WICHITA, Kan. (KSNW) — You don’t have to be a medical expert to know glioblastoma is a bad thing. It’s a fast-growing, aggressive type of brain tumor, and it’s almost always fatal.

The key word here is “almost.”

Wichita Heights Athletic Director Michael Church is the rare exception. The 43-year-old husband, father, and manager of the 6A-5A Kansas State High School Activities Association State Wrestling Tournament is a man of great faith who beat the odds and approaches every day as a new blessing.

Last weekend, 28 wrestlers won gold medals at the Kansas big-class state wrestling championships at Hartman Arena in Park City. There were many other winners in the arena, including Church. The tournament manager missed last year’s event.

“On February 1st last year, right before this tournament, I was diagnosed with glioblastoma multiform brain cancer, which was not a good outlook,” said Church. “They gave me approximately six months to live.”

Michael Church with his wife Laura and son Kendric (Courtesy: Michael Church)

The then 42-year-old veteran Wichita Public Schools administrator and former wrestling coach at Wichita Heights had a tumor in the left frontal lobe of his brain — terminal cancer.

Two days later, he underwent successful surgery to fully resect the tumor from his brain, but doctors were unable to remove all the cancer cells. What followed was six weeks of radiation and chemotherapy treatment.

Church vowed he wouldn’t live in fear. He attacked his cancer treatment. His body handled the chemo very well. He changed his eating habits. He says he’s in the best shape of his life.

Watching him zip around Hartman Arena over the weekend, you’d never know he received such horrible news a year ago.

“It’s nothing more than God’s miracle that I’m even here,” said Church.

I asked Church to describe the past year, and he said it’s been “amazing.”

Michael Church with his wife Laura and son Kendric (Courtesy: Michael Church)

“My God has come all the way through for me. The rest of the community, all my family back here (as he points to the state wrestling management staff). They’ve been praying for me, and they’ve lifted me up, and they’ve lifted my family up. It’s been the most amazing and fun and awesome year of my life, and I can’t be more grateful to everybody that’s in this arena and everybody that’s not here. It’s been a fun year, honesty,” he said.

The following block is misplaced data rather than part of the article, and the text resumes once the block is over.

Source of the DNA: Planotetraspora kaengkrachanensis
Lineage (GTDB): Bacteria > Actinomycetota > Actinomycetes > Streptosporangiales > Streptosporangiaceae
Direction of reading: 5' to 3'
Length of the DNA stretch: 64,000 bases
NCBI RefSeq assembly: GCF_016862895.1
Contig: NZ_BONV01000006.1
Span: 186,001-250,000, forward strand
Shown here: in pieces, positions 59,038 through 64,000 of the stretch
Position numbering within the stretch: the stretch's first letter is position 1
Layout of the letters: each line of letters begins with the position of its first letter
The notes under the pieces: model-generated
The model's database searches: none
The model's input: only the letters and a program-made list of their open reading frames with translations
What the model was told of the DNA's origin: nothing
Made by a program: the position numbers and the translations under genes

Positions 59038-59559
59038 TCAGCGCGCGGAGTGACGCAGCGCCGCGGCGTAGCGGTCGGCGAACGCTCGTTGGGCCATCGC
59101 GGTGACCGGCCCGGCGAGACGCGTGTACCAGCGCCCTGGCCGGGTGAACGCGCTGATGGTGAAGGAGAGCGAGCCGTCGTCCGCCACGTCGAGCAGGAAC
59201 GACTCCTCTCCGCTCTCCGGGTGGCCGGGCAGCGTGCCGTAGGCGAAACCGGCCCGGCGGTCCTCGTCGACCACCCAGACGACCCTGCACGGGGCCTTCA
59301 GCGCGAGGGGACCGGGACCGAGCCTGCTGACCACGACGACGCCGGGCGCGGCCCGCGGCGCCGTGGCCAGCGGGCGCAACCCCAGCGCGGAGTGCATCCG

Chris Asmussen of Valley Center has managed the state wrestling tournament along with Church for 12 years.

“He’s the most positive person I know. He got a bad prognosis, and he hit it with stride, and he’s almost been that person that comforts everybody else. He’s kind of an inspiration for all of us,” said Asmussen.

Between grueling cancer treatment, his duties as the athletic director at Wichita Heights, and planning and managing the big-class state wrestling championships, how does Church remain so positive?

Michael Church with his wife Laura and son Kendric (Courtesy: Michael Church)

“Because I’m not going to die of cancer. I believe in my God, and I believe in my community, and I’ve got purpose, and I’m in the best shape of my life. Physically, I’ve lost 60 pounds. I’ve been training. I’ve been working out. I’ve been eating the most clean I’ve ever ate in my life. Honestly, I feel better now than I did when I was a college wrestler,” says the former high school state champion wrestler.

“He’s living his life the best he can. He’s making sure every day counts and every minute counts. He’s a very big family man,” said Asmussen.

We could all learn something from Church.

“I got this clarity. Every day, I get to wake up and be thankful that I woke up that day,” said Church.

Church has 11 rounds of chemo under his belt and one more to go in March. He says he will continue to go to MD Anderson Cancer Center in Texas every four months for checkups.